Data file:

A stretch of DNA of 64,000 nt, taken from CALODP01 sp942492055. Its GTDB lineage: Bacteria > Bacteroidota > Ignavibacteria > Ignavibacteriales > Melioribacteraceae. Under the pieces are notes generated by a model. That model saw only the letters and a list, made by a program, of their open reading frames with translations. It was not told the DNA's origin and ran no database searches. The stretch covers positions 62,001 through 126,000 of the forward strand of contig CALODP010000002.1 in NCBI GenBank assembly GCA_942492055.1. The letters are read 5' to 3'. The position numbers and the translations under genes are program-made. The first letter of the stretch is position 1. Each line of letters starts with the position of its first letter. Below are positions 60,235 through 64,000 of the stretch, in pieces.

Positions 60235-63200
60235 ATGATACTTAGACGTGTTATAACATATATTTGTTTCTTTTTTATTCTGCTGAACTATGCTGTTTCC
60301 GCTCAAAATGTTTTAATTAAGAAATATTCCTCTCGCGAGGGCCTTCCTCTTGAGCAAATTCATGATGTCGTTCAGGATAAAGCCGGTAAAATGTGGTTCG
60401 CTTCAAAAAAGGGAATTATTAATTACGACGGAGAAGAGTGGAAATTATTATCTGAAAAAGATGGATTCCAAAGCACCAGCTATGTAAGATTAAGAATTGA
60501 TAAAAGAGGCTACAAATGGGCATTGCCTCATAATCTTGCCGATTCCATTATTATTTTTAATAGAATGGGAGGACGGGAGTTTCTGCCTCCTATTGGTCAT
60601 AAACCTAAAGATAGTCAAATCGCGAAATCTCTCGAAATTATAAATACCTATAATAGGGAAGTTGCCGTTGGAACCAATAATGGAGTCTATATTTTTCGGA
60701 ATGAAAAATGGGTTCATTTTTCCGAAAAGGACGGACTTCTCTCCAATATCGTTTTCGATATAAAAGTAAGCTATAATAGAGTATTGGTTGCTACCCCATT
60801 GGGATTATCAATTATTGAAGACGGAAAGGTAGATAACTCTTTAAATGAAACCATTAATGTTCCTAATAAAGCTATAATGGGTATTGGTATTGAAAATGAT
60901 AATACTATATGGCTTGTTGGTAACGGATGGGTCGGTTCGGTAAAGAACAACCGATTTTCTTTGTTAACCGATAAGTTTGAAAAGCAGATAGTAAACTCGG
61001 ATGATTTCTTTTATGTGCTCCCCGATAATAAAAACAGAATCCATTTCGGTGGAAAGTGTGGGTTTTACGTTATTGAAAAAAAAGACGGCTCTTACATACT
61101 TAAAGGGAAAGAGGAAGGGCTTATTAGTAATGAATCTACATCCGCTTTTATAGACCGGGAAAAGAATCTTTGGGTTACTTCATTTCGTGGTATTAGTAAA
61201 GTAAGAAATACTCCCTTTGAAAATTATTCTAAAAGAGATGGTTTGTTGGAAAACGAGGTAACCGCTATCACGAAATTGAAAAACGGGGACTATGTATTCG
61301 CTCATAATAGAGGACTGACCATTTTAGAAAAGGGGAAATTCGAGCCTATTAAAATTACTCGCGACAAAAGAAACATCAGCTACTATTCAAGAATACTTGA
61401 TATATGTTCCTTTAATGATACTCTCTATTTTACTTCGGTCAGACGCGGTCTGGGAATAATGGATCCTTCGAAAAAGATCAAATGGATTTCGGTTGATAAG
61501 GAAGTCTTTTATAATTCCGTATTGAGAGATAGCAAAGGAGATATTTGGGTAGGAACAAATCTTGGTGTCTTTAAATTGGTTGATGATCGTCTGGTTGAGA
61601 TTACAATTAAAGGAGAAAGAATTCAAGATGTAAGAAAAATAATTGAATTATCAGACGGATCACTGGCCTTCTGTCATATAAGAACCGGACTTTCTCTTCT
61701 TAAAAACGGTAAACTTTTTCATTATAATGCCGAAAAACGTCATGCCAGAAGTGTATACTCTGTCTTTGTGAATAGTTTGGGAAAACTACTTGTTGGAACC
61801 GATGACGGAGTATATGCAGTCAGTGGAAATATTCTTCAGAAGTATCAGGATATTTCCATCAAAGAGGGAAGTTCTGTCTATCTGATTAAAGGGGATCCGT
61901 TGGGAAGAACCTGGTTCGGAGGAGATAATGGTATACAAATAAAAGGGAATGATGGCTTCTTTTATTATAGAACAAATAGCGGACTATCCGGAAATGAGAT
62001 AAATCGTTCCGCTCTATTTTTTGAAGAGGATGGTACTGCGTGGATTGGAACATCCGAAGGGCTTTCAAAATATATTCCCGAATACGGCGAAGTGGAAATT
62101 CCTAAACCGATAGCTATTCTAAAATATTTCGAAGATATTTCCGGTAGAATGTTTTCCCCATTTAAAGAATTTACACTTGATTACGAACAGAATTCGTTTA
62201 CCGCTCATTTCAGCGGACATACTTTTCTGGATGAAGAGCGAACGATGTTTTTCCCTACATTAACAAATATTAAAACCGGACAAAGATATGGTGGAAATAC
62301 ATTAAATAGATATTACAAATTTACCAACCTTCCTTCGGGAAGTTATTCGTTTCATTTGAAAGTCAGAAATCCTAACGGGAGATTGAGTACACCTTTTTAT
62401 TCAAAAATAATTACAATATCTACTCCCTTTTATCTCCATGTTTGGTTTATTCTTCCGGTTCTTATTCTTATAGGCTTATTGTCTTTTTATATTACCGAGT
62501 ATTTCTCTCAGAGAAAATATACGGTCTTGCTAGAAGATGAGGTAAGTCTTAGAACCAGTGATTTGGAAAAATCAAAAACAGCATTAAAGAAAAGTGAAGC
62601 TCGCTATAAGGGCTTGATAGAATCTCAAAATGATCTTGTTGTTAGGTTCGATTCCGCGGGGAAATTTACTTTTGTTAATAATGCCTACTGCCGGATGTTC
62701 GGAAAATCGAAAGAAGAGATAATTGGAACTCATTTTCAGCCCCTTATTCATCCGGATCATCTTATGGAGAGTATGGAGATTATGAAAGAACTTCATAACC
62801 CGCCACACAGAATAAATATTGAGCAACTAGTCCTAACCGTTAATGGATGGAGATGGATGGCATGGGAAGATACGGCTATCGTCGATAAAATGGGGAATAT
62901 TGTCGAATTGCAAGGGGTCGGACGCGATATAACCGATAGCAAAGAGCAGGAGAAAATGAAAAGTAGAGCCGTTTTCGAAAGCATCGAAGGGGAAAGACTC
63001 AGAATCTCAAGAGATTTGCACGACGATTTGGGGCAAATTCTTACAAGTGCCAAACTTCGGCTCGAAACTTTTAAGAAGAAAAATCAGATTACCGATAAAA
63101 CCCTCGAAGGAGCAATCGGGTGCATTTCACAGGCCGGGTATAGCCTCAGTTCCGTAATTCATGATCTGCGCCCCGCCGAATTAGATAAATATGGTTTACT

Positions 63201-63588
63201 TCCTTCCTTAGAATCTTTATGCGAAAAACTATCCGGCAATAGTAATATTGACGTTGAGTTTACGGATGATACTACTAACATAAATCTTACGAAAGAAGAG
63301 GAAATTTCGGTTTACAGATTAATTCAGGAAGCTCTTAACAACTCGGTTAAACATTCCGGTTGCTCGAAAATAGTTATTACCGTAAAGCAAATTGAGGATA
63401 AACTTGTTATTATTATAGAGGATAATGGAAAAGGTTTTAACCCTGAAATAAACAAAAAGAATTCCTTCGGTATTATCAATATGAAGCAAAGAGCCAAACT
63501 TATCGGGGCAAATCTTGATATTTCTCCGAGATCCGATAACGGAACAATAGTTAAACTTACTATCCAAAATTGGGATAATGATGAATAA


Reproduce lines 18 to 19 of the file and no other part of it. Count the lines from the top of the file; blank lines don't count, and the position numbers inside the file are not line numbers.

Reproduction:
61701 TAAAAACGGTAAACTTTTTCATTATAATGCCGAAAAACGTCATGCCAGAAGTGTATACTCTGTCTTTGTGAATAGTTTGGGAAAACTACTTGTTGGAACC
61801 GATGACGGAGTATATGCAGTCAGTGGAAATATTCTTCAGAAGTATCAGGATATTTCCATCAAAGAGGGAAGTTCTGTCTATCTGATTAAAGGGGATCCGT